Drones, or as the Federal Aviation Administration (FAA) refers to them, Unmanned Aerial Systems (UAS), fall into two legal categories: hobby UAS and commercial UAS.  While to a casual observer both types of drones might look the same, from a legal perspective they are very different.

The best way to know if the drone flight is personal or commercial is if there is money involved. If someone is being paid to fly a drone, either by a company as a contractor or as an employee, it’s a commercial operation

This means that the person flying must have a UAS Remote Pilot Certificate, or be in the presence and under the supervision of a certified individual and that the UAS being used has to be registered with the FAA. The process to get trained and licensed isn’t costly; however, getting caught operating a drone for a commercial application without a certificate is.

Source: iStock

Drones Aren’t Cheap

A good commercial-grade drone is going to cost several thousand dollars, with motion picture-quality models reaching into the tens of thousands of dollars and more.  There are lower-cost options out there, but when it comes to safety and capability, getting a bigger bird will almost always pay off in the long run.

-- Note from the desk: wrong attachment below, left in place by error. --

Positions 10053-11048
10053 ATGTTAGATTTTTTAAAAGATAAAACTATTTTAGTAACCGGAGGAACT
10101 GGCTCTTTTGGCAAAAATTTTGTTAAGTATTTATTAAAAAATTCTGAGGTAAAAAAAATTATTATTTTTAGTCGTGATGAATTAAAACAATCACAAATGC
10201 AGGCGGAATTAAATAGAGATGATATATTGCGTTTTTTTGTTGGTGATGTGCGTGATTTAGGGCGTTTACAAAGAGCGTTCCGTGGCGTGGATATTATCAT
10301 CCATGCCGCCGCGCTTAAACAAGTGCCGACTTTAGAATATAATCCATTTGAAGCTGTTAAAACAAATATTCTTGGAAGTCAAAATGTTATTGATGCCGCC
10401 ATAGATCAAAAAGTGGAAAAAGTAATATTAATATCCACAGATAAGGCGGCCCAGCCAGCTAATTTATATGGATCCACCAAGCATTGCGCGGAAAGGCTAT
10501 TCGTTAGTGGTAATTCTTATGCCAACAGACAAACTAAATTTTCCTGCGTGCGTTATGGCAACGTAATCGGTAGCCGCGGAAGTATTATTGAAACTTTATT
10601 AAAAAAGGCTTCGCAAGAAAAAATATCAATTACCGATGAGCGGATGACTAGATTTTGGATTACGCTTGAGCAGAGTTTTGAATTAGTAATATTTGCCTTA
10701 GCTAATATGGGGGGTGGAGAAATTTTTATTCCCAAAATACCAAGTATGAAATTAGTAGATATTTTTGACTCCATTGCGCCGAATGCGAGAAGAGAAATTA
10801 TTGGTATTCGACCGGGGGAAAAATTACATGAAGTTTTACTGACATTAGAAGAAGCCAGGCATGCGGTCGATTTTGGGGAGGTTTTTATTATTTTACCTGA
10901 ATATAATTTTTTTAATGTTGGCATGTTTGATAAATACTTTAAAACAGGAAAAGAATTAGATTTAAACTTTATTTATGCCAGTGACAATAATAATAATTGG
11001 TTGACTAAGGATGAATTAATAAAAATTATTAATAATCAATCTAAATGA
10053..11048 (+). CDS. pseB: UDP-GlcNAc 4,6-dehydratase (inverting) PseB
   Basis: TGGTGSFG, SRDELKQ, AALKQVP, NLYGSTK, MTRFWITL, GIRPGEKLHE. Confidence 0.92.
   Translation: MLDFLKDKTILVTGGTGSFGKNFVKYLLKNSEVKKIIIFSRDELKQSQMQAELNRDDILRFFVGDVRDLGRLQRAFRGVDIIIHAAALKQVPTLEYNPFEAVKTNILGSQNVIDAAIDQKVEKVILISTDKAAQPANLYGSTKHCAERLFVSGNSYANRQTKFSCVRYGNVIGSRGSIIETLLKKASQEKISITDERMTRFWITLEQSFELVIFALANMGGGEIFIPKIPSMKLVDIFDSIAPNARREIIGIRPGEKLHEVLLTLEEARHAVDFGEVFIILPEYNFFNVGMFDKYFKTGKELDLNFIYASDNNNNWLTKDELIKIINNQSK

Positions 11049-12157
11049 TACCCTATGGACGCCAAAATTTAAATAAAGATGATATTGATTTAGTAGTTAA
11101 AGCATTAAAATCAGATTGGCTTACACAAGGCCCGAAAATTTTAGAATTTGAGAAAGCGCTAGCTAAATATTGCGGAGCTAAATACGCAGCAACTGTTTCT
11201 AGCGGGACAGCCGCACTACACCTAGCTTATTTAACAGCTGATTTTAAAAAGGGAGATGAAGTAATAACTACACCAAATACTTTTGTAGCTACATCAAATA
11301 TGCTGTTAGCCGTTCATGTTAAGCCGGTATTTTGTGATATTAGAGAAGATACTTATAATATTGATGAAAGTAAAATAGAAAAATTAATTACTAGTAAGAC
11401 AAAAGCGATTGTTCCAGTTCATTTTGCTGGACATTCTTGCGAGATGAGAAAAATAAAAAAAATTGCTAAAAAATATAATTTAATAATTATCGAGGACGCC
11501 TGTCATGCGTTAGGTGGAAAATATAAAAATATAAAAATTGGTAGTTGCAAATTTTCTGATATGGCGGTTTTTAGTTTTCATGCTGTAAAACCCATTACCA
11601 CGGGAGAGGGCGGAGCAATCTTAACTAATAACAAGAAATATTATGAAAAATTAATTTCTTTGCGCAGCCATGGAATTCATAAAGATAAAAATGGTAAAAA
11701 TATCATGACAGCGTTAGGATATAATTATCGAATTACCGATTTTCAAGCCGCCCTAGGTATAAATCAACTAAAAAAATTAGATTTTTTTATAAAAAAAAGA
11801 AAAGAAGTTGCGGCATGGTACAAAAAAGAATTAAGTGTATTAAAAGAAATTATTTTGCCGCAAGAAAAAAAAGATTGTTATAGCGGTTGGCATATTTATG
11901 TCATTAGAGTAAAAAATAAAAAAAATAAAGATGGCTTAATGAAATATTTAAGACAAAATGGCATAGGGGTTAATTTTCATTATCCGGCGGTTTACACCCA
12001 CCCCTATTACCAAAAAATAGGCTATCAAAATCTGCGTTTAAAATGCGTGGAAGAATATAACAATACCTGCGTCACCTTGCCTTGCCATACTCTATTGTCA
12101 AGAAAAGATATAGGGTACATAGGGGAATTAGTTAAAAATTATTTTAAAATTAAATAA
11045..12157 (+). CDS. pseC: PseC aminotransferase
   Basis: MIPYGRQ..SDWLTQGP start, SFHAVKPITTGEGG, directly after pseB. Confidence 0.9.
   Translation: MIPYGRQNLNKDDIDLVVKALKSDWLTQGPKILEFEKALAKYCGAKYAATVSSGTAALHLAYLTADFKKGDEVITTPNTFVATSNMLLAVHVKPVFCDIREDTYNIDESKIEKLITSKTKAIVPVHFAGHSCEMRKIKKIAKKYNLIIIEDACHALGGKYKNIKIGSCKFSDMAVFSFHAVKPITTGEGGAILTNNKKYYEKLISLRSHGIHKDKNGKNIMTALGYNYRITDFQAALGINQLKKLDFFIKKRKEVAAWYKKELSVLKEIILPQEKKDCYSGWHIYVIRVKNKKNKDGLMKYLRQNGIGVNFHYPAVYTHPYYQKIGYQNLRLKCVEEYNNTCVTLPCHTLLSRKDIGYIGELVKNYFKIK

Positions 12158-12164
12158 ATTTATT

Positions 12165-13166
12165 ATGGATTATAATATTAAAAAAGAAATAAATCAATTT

Another cost to consider involves the drone pilot.  In order to fly a UAS commercially, the flight operation has to be performed or monitored by a Pilot In Command with a Remote Pilot Certificate. The cost to get and maintain this certificate is not terribly high, and in fact, would be negligible for most companies.